Children of the Revolution: The Lives of China’s Model Communists
SHANGHAI — Yi Shijuan still vividly remembers the day she moved into her home in the central Putuo District nearly 70 years ago.
It was June 1952. The young woman left her textile factory riding on the back of a battered old truck. At her feet lay a shabby suitcase containing two worn-out items of clothing — her only possessions.
But when the truck pulled into the newly built community a few minutes later, Yi was greeted like a conquering hero. Residents gathered to shake her hand, and a group of children gave her flowers. The apartment blocks were festooned with red flags, lanterns, and banners bearing the slogan: “Welcome the advanced producers to Caoyang New Village.”
The 91-year-old recalls the excitement she felt as she explored the compound. In a city scarred by over a decade of war, her new 13-square-meter room felt like an unimaginable luxury.
“It was the most advanced residential development in Shanghai back then,” she tells Sixth Tone. “The community was filled with trees and flowers.”
Today, however, things feel very different. The compound that once stood as a monument to the newfound prestige China’s factory workers enjoyed under the Communist Party of China (CPC) has long since fallen behind the times. Now, it’s come to symbolize the opposite: the decline of the state-run economy and its workforce in a rapidly changing country.
Few passersby give Caoyang New Village a second glance these days, but its opening in 1952 was a huge moment for the city and its new Communist rulers, who had triumphed in the Chinese Civil War less than three years previously.
The party leadership was focused on rebuilding war-torn Shanghai and transforming it into an industrial powerhouse along Soviet lines. To do that, it planned to harness the power of the urban working class — encouraging workers to become “the masters of the new China.”
Facing an acute housing shortage due to the huge influx of refugees during the civil war, the party made constructing new homes for the city’s factory workers a top priority.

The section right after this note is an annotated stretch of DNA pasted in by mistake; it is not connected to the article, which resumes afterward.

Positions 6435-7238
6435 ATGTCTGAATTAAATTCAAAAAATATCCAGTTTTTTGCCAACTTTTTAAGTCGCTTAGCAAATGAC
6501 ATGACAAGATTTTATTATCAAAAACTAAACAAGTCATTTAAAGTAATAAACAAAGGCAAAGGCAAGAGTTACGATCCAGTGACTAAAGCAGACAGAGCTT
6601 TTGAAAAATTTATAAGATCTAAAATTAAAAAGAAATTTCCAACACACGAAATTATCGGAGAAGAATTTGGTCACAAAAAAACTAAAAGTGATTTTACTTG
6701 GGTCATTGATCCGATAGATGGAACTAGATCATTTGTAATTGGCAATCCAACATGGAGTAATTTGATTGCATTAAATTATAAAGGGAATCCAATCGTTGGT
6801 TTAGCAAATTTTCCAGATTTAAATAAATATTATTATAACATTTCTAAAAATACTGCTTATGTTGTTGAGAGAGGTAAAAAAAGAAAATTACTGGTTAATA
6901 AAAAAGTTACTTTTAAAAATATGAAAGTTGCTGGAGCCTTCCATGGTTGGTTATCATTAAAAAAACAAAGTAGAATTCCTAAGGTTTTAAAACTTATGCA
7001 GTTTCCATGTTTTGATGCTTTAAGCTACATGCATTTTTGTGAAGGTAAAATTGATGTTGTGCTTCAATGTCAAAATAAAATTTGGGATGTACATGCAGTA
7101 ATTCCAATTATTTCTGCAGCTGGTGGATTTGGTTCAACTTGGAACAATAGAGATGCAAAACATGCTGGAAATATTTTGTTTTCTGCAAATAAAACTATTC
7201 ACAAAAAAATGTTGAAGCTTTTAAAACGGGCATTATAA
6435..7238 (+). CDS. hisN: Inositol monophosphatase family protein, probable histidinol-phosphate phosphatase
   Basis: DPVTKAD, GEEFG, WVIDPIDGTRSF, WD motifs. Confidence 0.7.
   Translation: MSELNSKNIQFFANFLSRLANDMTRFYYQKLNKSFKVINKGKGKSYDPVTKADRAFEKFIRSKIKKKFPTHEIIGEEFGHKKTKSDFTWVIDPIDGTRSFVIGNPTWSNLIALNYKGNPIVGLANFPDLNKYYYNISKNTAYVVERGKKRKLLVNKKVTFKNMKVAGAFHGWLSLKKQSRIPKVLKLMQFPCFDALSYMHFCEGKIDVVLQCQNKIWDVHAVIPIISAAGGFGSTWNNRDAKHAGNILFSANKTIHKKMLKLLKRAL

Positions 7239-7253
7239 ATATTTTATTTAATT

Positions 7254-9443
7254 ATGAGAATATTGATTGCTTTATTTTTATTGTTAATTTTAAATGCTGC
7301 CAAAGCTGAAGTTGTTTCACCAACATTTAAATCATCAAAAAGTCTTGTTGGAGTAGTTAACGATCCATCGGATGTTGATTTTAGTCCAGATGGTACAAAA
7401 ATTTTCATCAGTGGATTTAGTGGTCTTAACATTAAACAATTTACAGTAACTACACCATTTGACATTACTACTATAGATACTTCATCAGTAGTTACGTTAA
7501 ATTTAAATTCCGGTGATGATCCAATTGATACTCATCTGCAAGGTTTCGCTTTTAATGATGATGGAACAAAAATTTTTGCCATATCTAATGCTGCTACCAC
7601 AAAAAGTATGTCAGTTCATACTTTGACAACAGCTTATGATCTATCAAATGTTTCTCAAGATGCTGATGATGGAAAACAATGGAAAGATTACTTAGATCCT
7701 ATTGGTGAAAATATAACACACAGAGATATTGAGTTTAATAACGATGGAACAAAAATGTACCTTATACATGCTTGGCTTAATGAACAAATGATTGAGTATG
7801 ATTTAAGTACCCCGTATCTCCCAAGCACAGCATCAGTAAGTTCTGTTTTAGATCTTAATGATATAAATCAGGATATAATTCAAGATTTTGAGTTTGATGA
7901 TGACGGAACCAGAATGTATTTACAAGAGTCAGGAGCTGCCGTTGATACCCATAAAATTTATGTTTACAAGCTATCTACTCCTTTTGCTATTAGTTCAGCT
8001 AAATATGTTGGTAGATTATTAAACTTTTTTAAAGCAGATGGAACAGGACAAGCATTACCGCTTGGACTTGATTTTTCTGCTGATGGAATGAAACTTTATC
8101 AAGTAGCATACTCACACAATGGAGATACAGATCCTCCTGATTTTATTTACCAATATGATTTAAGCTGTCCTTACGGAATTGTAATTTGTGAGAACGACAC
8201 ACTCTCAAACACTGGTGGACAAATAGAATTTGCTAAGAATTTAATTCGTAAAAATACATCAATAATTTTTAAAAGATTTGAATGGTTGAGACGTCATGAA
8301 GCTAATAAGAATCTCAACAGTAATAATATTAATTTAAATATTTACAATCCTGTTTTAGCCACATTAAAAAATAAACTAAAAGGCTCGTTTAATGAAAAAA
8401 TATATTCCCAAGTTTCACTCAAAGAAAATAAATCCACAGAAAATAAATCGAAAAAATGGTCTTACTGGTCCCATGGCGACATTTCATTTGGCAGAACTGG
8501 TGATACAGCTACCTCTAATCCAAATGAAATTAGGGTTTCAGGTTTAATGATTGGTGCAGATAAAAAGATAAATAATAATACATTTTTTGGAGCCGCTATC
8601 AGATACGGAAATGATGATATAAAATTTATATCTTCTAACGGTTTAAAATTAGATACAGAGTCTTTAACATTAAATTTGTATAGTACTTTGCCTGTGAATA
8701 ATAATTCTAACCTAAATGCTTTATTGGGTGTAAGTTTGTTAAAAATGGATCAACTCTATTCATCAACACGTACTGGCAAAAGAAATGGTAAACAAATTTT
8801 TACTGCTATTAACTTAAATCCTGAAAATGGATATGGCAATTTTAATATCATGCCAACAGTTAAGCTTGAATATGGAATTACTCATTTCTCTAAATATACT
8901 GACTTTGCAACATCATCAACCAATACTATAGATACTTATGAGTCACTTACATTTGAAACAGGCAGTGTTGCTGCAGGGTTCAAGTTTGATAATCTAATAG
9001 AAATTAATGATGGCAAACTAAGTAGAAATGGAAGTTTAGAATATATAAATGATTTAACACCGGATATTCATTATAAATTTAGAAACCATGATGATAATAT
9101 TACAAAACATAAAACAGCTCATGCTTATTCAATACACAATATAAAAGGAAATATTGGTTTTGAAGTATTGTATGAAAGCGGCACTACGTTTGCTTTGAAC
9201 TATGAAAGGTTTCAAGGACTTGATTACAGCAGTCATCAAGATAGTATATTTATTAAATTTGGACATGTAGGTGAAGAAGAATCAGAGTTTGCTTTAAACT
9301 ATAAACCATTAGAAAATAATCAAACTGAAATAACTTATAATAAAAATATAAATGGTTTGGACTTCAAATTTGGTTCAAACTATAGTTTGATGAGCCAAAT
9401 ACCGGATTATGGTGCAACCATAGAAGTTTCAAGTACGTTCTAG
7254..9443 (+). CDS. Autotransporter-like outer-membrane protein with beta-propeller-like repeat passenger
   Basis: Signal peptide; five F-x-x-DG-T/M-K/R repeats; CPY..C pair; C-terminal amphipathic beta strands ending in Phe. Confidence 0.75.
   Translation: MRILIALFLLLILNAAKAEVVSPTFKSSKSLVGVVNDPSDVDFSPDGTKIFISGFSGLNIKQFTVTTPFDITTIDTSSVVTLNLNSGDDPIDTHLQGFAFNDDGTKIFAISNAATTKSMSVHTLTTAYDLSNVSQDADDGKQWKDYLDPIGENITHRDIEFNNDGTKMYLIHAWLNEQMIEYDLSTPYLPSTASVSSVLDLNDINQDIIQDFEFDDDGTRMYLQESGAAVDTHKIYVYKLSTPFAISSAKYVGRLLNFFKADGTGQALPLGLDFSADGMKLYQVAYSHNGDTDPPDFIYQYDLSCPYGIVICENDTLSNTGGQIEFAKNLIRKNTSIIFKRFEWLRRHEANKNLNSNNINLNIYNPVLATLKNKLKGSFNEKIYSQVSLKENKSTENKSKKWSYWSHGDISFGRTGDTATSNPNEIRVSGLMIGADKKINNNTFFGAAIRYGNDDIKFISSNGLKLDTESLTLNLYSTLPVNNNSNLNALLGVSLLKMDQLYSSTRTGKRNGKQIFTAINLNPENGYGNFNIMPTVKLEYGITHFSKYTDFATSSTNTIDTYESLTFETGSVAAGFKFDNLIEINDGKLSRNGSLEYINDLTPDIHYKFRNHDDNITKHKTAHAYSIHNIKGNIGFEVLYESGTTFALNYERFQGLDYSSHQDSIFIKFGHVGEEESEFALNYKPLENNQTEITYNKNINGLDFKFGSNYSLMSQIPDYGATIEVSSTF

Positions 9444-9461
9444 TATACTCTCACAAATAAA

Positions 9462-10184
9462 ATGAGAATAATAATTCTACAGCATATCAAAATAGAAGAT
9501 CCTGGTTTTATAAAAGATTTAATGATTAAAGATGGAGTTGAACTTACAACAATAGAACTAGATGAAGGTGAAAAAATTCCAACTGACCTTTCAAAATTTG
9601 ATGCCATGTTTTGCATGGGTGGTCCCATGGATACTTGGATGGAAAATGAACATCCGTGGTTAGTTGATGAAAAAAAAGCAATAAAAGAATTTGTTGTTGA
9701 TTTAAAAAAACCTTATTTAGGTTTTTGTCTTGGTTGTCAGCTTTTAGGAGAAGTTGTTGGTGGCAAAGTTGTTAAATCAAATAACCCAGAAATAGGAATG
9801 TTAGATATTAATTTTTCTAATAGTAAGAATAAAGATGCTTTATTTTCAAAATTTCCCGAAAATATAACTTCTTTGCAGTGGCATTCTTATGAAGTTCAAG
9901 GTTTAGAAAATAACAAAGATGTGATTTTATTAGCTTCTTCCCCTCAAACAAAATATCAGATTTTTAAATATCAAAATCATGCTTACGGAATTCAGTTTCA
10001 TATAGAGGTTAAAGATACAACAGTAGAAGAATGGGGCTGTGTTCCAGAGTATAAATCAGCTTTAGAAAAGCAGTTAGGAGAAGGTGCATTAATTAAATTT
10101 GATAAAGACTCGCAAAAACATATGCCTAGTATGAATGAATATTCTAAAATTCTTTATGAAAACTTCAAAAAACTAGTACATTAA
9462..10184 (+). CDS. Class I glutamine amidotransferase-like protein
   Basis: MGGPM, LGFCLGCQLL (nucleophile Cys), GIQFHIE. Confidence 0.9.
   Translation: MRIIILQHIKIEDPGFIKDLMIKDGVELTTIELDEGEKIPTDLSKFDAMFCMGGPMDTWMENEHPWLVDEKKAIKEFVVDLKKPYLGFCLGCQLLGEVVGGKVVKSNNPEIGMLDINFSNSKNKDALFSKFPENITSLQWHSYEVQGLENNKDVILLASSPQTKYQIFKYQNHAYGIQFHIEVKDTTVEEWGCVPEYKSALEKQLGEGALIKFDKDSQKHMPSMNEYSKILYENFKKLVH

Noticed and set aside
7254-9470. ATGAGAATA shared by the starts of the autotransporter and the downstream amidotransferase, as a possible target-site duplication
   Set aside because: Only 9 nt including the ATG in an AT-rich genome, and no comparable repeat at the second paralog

“New houses must be built and old houses must be repaired in a planned way to meet the needs of the people,” Chairman Mao Zedong proclaimed.
Caoyang New Village, Yi’s new home, was the first large-scale development to be completed. Its opening was hugely symbolic. Through it, the Communists hoped to show the people they were fulfilling their promise to put workers first and create a better future for the country.
Just over 1,000 workers selected from local state-owned factories and their families moved into the community in Putuo — an area just north of the Suzhou Creek that was one of China’s main industrial hubs at the time. Most of them, including Yi, were “model workers” being rewarded for their revolutionary zeal.
The CPC had launched the model worker system in the ’30s, while it was still based in its mountain stronghold in northwestern China. It was designed to create incentives within the largely egalitarian planned economy for people to work hard.
Model workers were given huge prestige and various perks — from preferential access to good housing to extra paid holiday. In return, they were expected to become leaders of the revolution, motivating their fellow workers and encouraging them to be good communists.
“These young model workers conveyed the Communist Party’s expectations of new workers,” says Lin Chaochao, a history researcher at Fudan University. “They were representatives … not only in production, but also in political life.”
The first generation of model workers needed little encouragement. Many had experienced tremendous hardship in the years before 1949 — and were fiercely devoted to the communist ideal.
Yi had grown up in rural Jiangsu, an eastern province bordering Shanghai. Life was hard, and she couldn’t wait to escape to the city.
“I hadn’t had a single good day in the countryside,” she says. “I didn’t have shoes to wear, and I farmed every day from a young age. I was able to lift heavy loads of more than 50 kilograms.”
In 1947, Yi traveled to Shanghai, where she stayed in a tiny room in a relative’s rundown home. Things were better than on the farm — but only just, she recalls.
“I lived in the attic and couldn’t even stand up straight,” she says. “After my relatives cooked, the attic would be filled with smoke. I couldn’t sleep at night.”
To make a living, the then-18-year-old got a job in a textile factory. The labor conditions at that time were appalling. The workers were given very little to eat or drink, and were subjected to constant verbal and physical abuse by the managers.
On one occasion, Yi fainted from hunger on the shop floor. Her colleagues dragged her to the side and gave her some water. After she came round, she immediately returned to her work station.